10. Apr 10, 2006

### Muzza

"The covering is open" <=> "all elements in the covering are open".

[-1, 2] is not a covering of [0, 1].

{[-1, 2]} is a covering of [0, 1].

{[-1, 2]} is not an open covering of [0, 1] (so Heine-Borel doesn't apply anyway).

{(-1, 2)} is an open covering of [0, 1], and indeed, there is a subcovering of {(-1, 2)} which also covers [0, 1] - namely {(-1, 2)} itself!

C := {[0, 1]} covers S and there IS a finite subcover of C which also covers S (C is itself a finite covering). But still, I don't see your point - C isn't an open covering...

Last edited: Apr 10, 2006
11. Apr 10, 2006

### pivoxa15

I understand that Heine-Borel applies to open coverings only. My question is why not include some closed coverings since some closed covers also has a finite subcover (that cover S)?

Thank you for pointing out the errors in my previous post.

My point is that in this example, any open subcover of C will not cover S. The subcover {[0,1]} will cover S as you pointed out but it is not an open subcover. Therefore not every closed cover of S will have a finite (open) subcover. But some closed cover of S will have a finite (open) subcover shown from the examples I gave. As some people point out, it is a pretty irrelavant thing (concerning the Heine-Borel theorem) but an observation nonetheless.

Last edited: Apr 10, 2006
12. Apr 10, 2006

### HallsofIvy

Then your "understanding" is completely wrong. The simplest wording of the Heine-Borel theorem is that a set in R (more generally Rn) is compact if and only if it is both closed and bounded.

"Compact" means: every open cover contains a finite subcover. It is NOT just that it can be covered by finitely many open subsets of R (as pointed out above, R itself is an open set that covers every subset: every subset of R can be covered by one open set). What you want is that if you have any covering of a set, A, by open sets then some finite subset of THAT covering will cover A.

13. Apr 10, 2006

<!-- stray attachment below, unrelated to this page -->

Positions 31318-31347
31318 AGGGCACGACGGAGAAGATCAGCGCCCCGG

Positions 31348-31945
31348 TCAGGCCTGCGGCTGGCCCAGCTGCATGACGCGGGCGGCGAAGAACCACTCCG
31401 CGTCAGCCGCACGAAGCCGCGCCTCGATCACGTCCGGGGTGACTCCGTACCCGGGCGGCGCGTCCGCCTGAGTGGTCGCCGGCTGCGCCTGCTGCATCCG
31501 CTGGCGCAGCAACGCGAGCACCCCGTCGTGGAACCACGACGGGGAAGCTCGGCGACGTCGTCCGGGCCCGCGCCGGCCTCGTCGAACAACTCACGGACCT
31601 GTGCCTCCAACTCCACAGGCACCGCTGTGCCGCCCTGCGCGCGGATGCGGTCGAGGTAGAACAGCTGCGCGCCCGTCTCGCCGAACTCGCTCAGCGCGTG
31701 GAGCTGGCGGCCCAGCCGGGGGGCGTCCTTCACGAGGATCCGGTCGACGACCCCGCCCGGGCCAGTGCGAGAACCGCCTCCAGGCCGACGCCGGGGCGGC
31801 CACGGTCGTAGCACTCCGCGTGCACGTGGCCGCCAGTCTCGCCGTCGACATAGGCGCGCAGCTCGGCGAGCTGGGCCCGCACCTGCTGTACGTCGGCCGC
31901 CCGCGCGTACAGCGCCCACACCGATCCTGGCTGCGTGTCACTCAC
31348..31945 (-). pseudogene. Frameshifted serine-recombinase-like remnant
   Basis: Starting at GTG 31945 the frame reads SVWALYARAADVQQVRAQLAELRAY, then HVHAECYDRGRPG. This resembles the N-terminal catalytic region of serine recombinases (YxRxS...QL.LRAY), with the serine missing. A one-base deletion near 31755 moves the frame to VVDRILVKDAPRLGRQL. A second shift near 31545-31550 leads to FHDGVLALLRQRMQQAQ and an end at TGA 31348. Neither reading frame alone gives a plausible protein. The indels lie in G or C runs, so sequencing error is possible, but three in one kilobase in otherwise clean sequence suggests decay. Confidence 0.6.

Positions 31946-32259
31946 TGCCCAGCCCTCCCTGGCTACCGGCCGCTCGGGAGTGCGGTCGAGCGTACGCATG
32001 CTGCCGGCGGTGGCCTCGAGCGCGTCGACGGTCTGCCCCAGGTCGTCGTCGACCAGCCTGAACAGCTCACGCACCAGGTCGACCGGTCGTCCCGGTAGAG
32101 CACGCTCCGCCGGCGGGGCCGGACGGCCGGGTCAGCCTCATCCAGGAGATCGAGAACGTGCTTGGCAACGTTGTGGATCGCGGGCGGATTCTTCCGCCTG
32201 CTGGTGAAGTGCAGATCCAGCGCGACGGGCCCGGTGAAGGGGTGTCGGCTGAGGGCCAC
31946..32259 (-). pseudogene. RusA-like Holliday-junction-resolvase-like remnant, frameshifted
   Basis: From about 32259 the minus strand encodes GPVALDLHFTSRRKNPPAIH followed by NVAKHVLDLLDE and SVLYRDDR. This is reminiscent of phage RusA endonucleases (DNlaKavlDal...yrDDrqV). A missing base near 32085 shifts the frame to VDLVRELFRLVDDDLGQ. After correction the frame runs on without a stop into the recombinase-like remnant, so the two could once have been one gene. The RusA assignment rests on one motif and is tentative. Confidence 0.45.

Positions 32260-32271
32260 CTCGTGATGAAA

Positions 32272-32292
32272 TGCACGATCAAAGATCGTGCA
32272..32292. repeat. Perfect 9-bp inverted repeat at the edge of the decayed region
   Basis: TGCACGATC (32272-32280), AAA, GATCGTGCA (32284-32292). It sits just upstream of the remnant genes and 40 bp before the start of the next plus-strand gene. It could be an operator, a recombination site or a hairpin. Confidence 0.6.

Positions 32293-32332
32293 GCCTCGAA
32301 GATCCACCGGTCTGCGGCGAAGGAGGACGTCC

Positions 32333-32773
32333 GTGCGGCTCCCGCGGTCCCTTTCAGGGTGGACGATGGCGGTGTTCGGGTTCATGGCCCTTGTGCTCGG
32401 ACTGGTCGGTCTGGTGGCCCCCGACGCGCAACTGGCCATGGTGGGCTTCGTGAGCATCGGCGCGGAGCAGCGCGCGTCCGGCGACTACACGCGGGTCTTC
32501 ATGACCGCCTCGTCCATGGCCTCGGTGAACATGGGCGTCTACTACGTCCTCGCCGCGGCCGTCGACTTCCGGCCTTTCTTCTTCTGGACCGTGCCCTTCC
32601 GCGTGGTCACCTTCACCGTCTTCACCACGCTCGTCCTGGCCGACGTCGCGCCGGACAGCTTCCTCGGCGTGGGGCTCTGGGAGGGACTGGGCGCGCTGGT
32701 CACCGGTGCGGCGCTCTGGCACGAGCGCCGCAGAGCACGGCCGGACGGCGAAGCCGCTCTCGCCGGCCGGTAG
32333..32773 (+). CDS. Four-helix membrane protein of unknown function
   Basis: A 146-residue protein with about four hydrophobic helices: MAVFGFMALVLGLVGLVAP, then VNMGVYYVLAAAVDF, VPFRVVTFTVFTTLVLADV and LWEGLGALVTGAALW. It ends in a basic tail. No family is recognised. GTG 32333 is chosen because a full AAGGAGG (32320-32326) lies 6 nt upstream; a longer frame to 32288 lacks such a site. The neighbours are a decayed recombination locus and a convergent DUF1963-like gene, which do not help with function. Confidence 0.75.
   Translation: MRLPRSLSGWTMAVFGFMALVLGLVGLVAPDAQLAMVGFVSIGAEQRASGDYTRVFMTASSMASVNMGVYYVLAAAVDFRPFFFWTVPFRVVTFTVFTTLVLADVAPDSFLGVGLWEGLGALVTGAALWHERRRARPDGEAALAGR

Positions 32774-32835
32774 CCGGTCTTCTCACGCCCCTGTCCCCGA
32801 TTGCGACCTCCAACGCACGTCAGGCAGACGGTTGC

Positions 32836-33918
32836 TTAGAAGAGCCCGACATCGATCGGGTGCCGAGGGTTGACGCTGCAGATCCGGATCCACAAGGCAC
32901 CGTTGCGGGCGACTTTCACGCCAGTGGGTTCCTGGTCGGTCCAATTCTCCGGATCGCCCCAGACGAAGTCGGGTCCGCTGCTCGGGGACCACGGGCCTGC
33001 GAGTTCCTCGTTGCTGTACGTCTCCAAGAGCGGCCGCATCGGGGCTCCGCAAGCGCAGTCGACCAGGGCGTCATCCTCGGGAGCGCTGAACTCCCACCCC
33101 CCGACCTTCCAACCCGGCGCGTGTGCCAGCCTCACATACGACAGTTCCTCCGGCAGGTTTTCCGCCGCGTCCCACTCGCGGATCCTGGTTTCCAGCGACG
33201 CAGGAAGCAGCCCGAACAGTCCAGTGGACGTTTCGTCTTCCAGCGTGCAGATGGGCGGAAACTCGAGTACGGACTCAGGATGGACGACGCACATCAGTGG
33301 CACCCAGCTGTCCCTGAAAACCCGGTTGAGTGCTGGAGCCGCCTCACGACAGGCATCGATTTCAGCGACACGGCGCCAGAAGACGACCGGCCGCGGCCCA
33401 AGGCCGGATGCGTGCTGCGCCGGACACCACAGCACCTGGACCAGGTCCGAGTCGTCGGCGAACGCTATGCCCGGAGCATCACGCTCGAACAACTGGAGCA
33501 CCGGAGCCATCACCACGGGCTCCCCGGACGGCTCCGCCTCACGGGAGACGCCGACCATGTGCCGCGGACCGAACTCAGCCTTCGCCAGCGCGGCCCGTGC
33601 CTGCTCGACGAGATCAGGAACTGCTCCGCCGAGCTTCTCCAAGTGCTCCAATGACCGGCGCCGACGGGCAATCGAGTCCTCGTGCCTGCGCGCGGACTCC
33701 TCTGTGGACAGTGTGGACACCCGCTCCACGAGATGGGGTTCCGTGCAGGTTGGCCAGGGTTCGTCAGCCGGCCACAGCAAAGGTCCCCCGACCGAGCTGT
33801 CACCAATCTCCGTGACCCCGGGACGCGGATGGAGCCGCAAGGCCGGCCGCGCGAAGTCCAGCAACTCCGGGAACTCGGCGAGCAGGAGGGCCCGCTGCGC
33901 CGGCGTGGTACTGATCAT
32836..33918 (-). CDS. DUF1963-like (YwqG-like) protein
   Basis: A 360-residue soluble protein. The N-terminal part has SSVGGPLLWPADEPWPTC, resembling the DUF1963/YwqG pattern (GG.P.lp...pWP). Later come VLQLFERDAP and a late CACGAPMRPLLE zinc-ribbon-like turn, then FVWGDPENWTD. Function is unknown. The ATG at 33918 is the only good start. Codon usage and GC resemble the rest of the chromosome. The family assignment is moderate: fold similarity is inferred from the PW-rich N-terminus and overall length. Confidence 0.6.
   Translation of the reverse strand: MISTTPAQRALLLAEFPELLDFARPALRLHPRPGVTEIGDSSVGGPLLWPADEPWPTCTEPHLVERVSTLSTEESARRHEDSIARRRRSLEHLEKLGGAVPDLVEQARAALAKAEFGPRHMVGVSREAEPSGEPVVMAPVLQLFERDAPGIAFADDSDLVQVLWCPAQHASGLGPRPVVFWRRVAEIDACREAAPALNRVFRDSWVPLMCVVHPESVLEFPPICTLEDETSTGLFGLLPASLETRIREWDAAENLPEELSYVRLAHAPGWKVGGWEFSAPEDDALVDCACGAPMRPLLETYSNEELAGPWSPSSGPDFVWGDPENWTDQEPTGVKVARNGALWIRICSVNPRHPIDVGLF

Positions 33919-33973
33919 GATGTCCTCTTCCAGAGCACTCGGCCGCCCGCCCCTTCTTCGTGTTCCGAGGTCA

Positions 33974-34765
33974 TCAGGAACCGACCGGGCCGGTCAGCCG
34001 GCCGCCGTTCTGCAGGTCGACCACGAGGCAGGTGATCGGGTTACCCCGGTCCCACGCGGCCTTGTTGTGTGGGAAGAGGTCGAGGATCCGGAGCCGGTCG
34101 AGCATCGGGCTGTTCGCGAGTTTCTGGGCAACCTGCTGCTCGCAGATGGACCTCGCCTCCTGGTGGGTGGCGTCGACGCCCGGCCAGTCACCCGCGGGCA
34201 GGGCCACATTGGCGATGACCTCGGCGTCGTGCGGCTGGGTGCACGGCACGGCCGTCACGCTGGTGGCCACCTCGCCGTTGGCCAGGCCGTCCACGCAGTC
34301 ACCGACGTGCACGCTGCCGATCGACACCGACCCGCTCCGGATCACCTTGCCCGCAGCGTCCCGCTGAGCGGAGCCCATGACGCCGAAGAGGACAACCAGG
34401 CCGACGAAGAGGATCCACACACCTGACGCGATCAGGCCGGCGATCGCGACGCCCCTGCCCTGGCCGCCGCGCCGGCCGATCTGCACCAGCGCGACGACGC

### HallsofIvy

You could- but that's a different theorem.

14. Apr 10, 2006

### pivoxa15

15. Apr 10, 2006

### pivoxa15

Just out of interest, what is the theorm called?

16. Apr 10, 2006

No such theorem exists. If it does, it is probably useless. If we replaced open subcovers with closed subcovers, then even closed and bounded set can possess such cover with no finite (closed) subcovers. For example:

Define closed interval $I_n = [1/n, 2]$ for all $n \in \mathbb{N}$. Then the cover

$$C = \left(\bigcup_{i \in \mathbb{N}} I_i \right) \cup [-1,0]$$

covers a closed and bounded set $A = [0,1]$. But there is no finite closed subcovers of $C$ that can cover $A$.

In other words, closed subcovers just ruined what Heine-Borel Theorem suppose to prove. That is why you never see closed subcovers being discussed.

Last edited: Apr 10, 2006
17. Apr 10, 2006

### HallsofIvy

Not every theorem has a name!

18. Apr 10, 2006

### pivoxa15

I accepted that every subcover must be open and even indicated that it was essential in the proof of Heine-Borel.

What I observed was that Some closed cover of S can also have a finite number of open subcovers that cover S. Although this observation is quite useless and irrelevant to the Heine-Borel.

19. Apr 11, 2006

### HallsofIvy

Sorry, I didn't mean to imply that there was a direct analog to Heine-Borel using "closed" covers.

In fact, since (in metric spaces at least) all singleton sets are closed, one possible "closed" cover for a set would be the collection of singleton sets for all points in the set. In other words:

Every "closed" cover for A contains a finite sub-cover if and only if A is a finite set!

And, of course, since every finite set is both closed and bounded, "closed and bounded" is necessary but not sufficient.

Last edited by a moderator: Apr 11, 2006
20. Apr 11, 2006